Results from the Water Regulation Advisory Scheme’s (WRAS) recent survey revealed many young people have a lack of plumbing knowledge that could help when faced with an emergency water problem.
The report revealed that 82% of 18-24-year-olds don’t think to ask where the main stopcock is when moving into a new home, vital information needed in order to switch off the mains water supply in the event of a leak or burst pipe.
Results from the GROHE Water Security Survey in 2017 highlighted that more than half of homes in Europe have already experienced water damage in their homes once, and shockingly, 93% of these cases were preventable.
Here are some easy, every day steps you can take to protect your home from the disastrous effects of water damage:
1. Locate your stopcock and water meter
In most properties, the stopcock can be found under the kitchen sink or utility room sink. It will be the first connection into the property and typically has a small brass handle, although in some newer houses this may be plastic. The location of your water meter will vary from property to property however in most cases, it will be on the boundary of your property in either the front or back, normally covered by a small black square cover. You should not touch this unless in an emergency.
2. Take small and simple steps to prevent water damage
If you’re going away during winter, keep your central heating and hot water on a timer for an hour each morning and an hour each evening to ensure your pipes don’t freeze over in the wintery temperatures.
3. Invest in water security smart tech
It is well worth investing in a smart water security system like the GROHE Sense and Sense Guard to monitor and protect your home against water damage. GROHE Sense and Sense Guard is a smart water sensor and controller system which detects flooding, frost risk, micro leakages and pipe breaks as well as tracking room temperature and humidity. In the event any issues are detected, you are alerted via an app so that you can act quickly, and if needed, switch off the mains water supply with just the tap of a button from your phone.
4. Homeowners! Inspect your loft
‘Out of sight out of mind’ could scream trouble if you neglect your loft. Make a mental note to inspect your loft regularly to check that there are no signs of a slow leak or mould. Ensure the cold water tank in your loft is properly insulated in order to protect the filling values from freezing. You should also double check that all pipework located in the loft is insulated to industry standard and ask a professional for advice if you’re unsure.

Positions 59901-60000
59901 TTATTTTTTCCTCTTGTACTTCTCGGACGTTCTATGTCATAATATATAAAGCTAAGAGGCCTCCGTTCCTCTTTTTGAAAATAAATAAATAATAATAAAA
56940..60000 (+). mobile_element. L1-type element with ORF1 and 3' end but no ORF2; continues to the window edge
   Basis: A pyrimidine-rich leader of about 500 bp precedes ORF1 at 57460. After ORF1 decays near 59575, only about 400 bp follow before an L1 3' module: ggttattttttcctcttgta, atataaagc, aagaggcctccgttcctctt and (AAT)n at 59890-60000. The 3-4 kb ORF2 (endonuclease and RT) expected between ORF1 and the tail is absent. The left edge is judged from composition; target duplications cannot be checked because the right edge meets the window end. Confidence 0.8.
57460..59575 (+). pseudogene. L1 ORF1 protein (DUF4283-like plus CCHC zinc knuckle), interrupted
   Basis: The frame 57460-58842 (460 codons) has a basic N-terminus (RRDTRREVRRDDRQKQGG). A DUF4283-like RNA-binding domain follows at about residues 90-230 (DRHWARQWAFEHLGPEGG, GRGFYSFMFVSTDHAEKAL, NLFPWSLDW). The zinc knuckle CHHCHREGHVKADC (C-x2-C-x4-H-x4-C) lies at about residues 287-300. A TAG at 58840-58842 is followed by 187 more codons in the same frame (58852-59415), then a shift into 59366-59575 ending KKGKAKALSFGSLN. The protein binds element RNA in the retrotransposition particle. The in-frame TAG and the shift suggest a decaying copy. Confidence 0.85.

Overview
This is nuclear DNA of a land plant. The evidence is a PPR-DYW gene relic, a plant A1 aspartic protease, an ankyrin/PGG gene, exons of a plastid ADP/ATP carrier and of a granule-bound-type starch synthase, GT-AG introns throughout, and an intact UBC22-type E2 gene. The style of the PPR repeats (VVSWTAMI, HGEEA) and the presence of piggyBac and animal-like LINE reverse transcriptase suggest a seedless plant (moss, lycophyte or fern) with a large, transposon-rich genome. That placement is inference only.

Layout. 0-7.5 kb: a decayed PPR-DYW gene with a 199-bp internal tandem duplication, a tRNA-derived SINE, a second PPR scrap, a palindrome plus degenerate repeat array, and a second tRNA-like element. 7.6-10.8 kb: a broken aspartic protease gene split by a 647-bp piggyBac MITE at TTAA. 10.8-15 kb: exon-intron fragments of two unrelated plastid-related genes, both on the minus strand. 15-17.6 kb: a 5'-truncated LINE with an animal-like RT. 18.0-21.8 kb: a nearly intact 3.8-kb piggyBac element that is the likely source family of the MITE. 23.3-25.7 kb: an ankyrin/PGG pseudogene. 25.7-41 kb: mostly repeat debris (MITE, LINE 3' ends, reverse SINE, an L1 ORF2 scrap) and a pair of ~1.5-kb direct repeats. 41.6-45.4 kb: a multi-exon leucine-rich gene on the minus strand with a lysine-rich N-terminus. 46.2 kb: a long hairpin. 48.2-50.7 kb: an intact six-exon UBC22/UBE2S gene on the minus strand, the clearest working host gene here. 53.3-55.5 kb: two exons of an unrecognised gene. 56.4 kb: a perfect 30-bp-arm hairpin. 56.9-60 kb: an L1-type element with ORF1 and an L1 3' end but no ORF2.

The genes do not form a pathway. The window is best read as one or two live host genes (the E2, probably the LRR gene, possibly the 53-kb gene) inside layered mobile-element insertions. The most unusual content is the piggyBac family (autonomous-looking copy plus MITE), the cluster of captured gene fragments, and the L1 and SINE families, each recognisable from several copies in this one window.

5. Get to grips with your water system
You might not be thinking about upgrading your shower just yet but knowing your water system will determine which kind of bathroom fittings you can use. Not all products can work efficiently with all water systems, so you’ll want to make sure you know the type of water system you have and the products that will work the most economically and high performance. After all, there’s nothing worse than having little more than a drizzle to call your morning shower.
6. How to fix a leaking tap (without a plumber)
Without even realising, even the smallest of leaks in a tap can cost hundreds of pounds a year. It’s not something you really want to splash out for when you’re adjusting to life in your first home. Small fixes to a tap can be a simple DIY job that anyone can do, with no need to call in a plumber. Most manufacturers supply spares for over ten years, so replacing a ceramic cartridge can save you money and can be completed in under an hour. Fixing small leaks when they arise can also help prevent bigger problems in the future, so it is worth investing a bit of time or money in getting these fixed as soon as you spot them.
7. First time managing bills? Learn how to keep costs down
Living in your first property, whether rented or owned, is a daunting prospect and the management of household bills is just one of many responsibilities that comes with the territory (literally!). Thankfully, app technology and clever gadgets can help you keep a tab on how much water you are consuming and which of your appliances are guzzling not only water, but your money too.